Suspected damage to the target formation at Rathlin Energy’s West Newton-B site in East Yorkshire is limiting hydrocarbon flow, two of the partners said this morning.
Reabold Resources executives said in an online interview the damage was probably caused by “an aggressive completion” of the well.
Sachin Oza, co chief executive, said:
“In all likelihood, we ended up causing formation damage which resulted in this particular well location not yielding the flow result that we were expecting.”
He added that the project partners had expected the Kirkham Abbey formation to be low-permeability.
“We felt we had to be quite aggressive in the completion technique we were going to use.
“We actually found a good permeability system in the field.”
Earlier formal statements from Reabold Resources and Union Jack Oil said tests on the WNB-1z well showed signs of reservoir damage in the Kirkham Abbey formation.Union Jack said the suspected damage was “preventing optimum hydrocarbon flow”.
Reabold Resources said: “This is probably preventing more significant flow at this time”.
“The Kirkham Abbey reservoir appears to be sensitive to the drilling and completion fluids. We see clear signs of reservoir damage in near wellbore areas.
“Testing to date has not yet returned all the completion fluids injected into the formation and a measurable flow of hydrocarbons has not yet been achieved.”
WNB1z, a sidetrack, was drilled in November 2020 after the first well, (WNB-1) missed one of the target formations.
In December 2020, Reabold Resources, which has a 56% stake in the West Newton licence, said the sidetrack had “exceeded pre-drill expectations”.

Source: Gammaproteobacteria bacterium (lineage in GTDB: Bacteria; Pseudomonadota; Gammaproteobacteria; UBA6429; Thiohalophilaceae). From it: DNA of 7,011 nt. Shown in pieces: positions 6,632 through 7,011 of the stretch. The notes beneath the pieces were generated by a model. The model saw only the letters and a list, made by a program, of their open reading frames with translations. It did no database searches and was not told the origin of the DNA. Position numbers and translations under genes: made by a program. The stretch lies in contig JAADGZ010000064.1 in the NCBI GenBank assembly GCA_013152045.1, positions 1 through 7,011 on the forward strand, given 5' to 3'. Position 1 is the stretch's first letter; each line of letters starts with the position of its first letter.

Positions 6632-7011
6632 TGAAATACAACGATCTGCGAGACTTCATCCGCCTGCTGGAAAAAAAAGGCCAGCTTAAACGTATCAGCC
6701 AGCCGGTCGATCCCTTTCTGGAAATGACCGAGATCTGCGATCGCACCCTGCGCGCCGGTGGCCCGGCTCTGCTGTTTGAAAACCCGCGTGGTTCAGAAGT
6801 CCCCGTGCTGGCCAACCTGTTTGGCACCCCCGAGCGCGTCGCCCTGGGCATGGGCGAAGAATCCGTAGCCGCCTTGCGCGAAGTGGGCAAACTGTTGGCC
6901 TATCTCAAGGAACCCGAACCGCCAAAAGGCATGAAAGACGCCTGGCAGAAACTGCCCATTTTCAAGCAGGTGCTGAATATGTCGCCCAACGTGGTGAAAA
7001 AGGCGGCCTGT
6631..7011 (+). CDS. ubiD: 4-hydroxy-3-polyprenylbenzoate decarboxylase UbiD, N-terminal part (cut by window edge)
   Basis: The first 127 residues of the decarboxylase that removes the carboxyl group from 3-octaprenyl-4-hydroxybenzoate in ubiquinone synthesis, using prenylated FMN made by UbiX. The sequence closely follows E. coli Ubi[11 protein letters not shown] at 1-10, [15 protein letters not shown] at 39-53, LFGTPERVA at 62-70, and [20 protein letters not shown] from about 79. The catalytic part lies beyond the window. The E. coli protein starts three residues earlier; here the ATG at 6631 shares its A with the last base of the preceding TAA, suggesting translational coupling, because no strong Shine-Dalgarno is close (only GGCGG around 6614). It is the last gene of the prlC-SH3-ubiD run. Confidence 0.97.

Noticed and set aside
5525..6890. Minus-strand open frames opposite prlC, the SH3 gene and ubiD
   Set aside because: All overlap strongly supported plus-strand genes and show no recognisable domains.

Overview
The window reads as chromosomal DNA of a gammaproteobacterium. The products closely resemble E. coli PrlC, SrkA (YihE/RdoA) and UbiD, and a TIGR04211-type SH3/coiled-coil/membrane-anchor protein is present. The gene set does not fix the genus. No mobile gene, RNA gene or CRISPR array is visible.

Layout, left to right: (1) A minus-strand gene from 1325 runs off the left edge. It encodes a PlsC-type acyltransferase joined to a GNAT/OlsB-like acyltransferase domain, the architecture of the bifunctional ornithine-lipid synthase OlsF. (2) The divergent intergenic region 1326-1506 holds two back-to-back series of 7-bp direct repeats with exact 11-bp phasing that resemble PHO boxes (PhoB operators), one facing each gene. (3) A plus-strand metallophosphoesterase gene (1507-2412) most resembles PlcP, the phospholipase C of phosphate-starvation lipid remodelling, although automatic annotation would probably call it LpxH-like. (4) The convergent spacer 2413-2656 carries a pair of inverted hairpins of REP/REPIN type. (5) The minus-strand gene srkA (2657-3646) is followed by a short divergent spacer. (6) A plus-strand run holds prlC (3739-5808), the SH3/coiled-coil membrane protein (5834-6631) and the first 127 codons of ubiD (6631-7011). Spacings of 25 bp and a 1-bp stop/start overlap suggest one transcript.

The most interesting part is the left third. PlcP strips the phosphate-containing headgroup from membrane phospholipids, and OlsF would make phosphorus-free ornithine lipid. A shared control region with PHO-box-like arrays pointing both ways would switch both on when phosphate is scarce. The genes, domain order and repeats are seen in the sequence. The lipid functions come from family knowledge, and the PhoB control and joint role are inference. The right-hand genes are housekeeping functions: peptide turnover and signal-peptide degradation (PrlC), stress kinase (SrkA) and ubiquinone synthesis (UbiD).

Today, the company said WNB-1z had been suspended with gauges measuring pressure build-up.
Reabold said further testing on WNB-1z could follow the results of other tests on the nearby WNA-2 well.
Union Jack said remedial action on WNB-1z would be informed by the pressure data, WNA-2 results and an independent technical review. It added:
“Following remedial interventions, the WNB-1z well is expected to be suspended as a potential producer”.
At the time of writing, Union Jack shares were down 12% at 24.20p. Reabold Resources were down more than 17% at 0.26p.
The statements also said tests on the WNB-1z well had revealed:
- Gas and liquid hydrocarbons recovered to surface
- Significant hydrocarbon column of approximately 118m
- Natural fractures in the Kirkham Abbey formation
- Good quality gas recovered – 90% methane, 4.5% ethane and no hydrogen sulphide
Stephen Williams, co-chief executive of Reabold, said
“Testing at West Newton continues to provide valuable data to inform how to best develop this extremely significant oil and gas resource. Evidence of permeability and the extensive hydrocarbon column, in addition to the returns of gas and oil to surface, are extremely encouraging.
“Suspected formation damage at the B-1Z well also forms a key input into the development methodology for the West Newton field. We are fortunate in being able to progress the A-2 test whilst we undergo the pressure build up at B-1Z, and look forward to continuing to better understand how to optimally exploit this unique UK oil and gas resource.”
David Bramhill, executive chairman of Union Jack Oil, said his company, which holds 16.665% in West Newton, was “highly encouraged” by the initial test results on WNB-1z.
“Our enthusiasm is borne out by the return of hydrocarbons to surface at this ongoing and early stage testing of the Kirkham Abbey formation, natural fracturing and significant fluid injection rates of 5.7 barrels per minute (8,208 barrels per day).
“Following these promising initial results at the B1z well equipment is currently being mobilised to the A-2 well site for the recommencement of testing.
“The Joint Venture partners are resolved to unlocking West Newton`s inherent value and generating a successful return on capital invested.”
Local people reported yesterday that the workover rig had left West Newton-B. Eye witnesses said it moved to West Newton-A this morning.
Tests on WNA-2 were suspended two years ago after the discovery of oil, in addition to the expected gas. A revised well-test was approved by the Environment Agency. The tests would now restart, today’s statements said.